Terry Pratchett’s Unfinished Novels “Destroyed” by Steamroller

In an age where authors and artists like VC Andrews and Tupac go on producing for their corporate masters long after they have died, Terry Pratchett has pulled off the impossible.

The Guardian reports that his unpublished books have been destroyed:

The unfinished books of Sir Terry Pratchett have been destroyed by a steamroller, following the late fantasy novelist’s wishes.

Pratchett’s hard drive was crushed by a vintage John Fowler & Co steamroller named Lord Jericho at the Great Dorset Steam Fair, ahead of the opening of a new exhibition about the author’s life and work.

Pratchett, famous for his colourful and satirical Discworld series, died in March 2015 after a long battle with Alzheimer’s disease.

After his death, fellow fantasy author Neil Gaiman, Pratchett’s close friend and collaborator , told the Times that Pratchett had wanted “whatever he was working on at the time of his death to be taken out along with his computers, to be put in the middle of a road and for a steamroller to steamroll over them all”.

On Friday the manager of Pratchett's estate carried out his wishes, using an antique steam roller to destroy a hard disk that reportedly contained the only copies of Pratchett's final books.

Considering that even Isaac Asimov and Robert Ludlum have been zombified and continue to produce new works, Pratchett has pulled off the nigh impossible.

And no, I am not exaggerating. According to EW, there's a long list of authors whose works have been exhumed or whose names have been turned into brands:

V.C. Andrews, who died in 1986, still cranks out about two books a year (most are by Andrew Neiderman). Eric Van Lustbader has churned out five Jason Bourne thrillers under the name Robert Ludlum™ since the original author’s 2001 death. This fall, we’ve seen estate-authorized sequels of everything from A.A. Milne’s Winnie the Pooh (David Benedictus’ Return to the Hundred Acre Wood) to Douglas Adams’ Hitchhiker’s Guide to the Galaxy (Artemis Fowl author Eoin Colfer’s And Another Thing…) to Robert Jordan’s Wheel of Time series (Brandon Sanderson’s The Gathering Storm). At least Colfer and Sebastian Faulks, who published the James Bond sequel Devil May Care last year, are writers of some repute. But some of these brand extensions seem not much better than authorized fan fiction. (Anyone remember Alexandra Ripley’s Scarlett?)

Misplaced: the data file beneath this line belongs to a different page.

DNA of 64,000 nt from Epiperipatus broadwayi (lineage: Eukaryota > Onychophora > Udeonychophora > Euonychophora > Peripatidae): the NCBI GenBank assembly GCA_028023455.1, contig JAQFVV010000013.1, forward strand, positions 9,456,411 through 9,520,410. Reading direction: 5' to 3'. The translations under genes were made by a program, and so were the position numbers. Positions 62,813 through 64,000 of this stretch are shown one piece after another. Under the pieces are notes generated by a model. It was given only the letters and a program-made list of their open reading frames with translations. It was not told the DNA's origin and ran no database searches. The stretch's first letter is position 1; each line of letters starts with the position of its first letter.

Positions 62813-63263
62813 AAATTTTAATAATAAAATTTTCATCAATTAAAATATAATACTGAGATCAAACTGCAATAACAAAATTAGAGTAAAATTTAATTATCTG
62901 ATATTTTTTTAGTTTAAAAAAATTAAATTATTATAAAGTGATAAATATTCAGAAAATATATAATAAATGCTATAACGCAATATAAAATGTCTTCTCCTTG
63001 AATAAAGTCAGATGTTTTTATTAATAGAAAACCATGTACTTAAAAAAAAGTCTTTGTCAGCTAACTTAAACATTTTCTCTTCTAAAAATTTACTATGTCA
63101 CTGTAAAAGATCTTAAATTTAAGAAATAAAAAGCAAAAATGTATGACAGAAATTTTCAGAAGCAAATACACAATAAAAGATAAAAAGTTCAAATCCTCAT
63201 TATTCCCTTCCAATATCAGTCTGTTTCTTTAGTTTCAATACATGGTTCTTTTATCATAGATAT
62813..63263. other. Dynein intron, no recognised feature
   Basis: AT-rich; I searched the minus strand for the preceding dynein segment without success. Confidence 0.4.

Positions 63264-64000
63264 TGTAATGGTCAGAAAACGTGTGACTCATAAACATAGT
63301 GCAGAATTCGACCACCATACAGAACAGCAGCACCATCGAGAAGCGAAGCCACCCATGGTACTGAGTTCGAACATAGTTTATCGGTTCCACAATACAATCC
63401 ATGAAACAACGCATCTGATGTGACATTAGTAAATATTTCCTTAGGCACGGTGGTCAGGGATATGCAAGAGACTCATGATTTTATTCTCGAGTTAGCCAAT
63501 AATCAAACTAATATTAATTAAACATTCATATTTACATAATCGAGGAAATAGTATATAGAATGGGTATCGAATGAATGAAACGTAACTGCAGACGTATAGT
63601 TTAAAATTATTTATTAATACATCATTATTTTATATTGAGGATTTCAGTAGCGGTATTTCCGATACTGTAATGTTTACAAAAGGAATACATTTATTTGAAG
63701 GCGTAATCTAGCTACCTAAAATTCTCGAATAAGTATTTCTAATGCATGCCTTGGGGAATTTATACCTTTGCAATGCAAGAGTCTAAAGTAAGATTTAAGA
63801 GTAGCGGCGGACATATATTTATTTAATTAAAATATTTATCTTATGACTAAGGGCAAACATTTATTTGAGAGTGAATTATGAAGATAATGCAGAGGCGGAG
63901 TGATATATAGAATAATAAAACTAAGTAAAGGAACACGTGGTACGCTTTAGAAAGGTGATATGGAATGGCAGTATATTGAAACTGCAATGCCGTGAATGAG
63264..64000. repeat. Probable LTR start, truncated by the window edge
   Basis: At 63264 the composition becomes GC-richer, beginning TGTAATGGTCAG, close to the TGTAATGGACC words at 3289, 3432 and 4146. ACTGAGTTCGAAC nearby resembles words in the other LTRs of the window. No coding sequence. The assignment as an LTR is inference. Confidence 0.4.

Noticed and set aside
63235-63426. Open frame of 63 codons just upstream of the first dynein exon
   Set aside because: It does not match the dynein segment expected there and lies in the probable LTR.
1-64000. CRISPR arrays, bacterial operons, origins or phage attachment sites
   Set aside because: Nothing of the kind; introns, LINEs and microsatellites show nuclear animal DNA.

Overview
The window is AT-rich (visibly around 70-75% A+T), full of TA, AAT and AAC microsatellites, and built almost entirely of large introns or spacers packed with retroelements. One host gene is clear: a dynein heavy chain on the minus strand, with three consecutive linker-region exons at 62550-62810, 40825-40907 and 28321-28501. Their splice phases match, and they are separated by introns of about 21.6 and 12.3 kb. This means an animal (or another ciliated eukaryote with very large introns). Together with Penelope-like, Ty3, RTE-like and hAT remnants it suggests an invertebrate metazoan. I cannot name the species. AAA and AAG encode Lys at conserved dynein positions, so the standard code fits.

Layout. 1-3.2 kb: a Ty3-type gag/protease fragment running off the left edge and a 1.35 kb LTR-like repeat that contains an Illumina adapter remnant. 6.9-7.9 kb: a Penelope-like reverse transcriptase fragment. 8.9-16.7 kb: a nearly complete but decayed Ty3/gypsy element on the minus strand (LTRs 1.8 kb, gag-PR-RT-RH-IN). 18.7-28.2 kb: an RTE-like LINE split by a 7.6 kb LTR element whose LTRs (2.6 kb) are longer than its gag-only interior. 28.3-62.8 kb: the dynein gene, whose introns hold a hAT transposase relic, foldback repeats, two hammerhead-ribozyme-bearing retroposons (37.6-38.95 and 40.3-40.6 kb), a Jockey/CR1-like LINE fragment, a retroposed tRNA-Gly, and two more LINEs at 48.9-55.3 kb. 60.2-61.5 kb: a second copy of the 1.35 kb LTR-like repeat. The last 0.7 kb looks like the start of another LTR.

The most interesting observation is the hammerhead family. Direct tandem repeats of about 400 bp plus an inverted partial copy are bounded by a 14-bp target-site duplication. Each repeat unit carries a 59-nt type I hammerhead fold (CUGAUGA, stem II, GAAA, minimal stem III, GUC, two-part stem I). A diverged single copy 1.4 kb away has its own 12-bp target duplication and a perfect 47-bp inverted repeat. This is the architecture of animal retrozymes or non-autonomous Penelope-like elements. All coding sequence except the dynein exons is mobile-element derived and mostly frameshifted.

I’m not even counting the exhumation of every unfinished (or nearly finished) manuscript or previously unpublished PostIt note by a noted author. This fall brings Michael Cricthon’s Pirate Latitudes, an adventure story set in 17th-century Jamaica apparently completed before his death, as well as Kurt Vonnegut’s story collection Look at the Birdie, William Styron’s The Suicide Run, and Vladimir Nabokov’s unfinished final novel The Original of Laura.

Of course, just because Pratchett isn't joining The Undead Authors Guild today is no guarantee that he won't join said embalmed ranks in the future.

Throw enough money at his heirs twenty years down the line and they might change their minds.

About Nate Hoffelder (10891 Articles)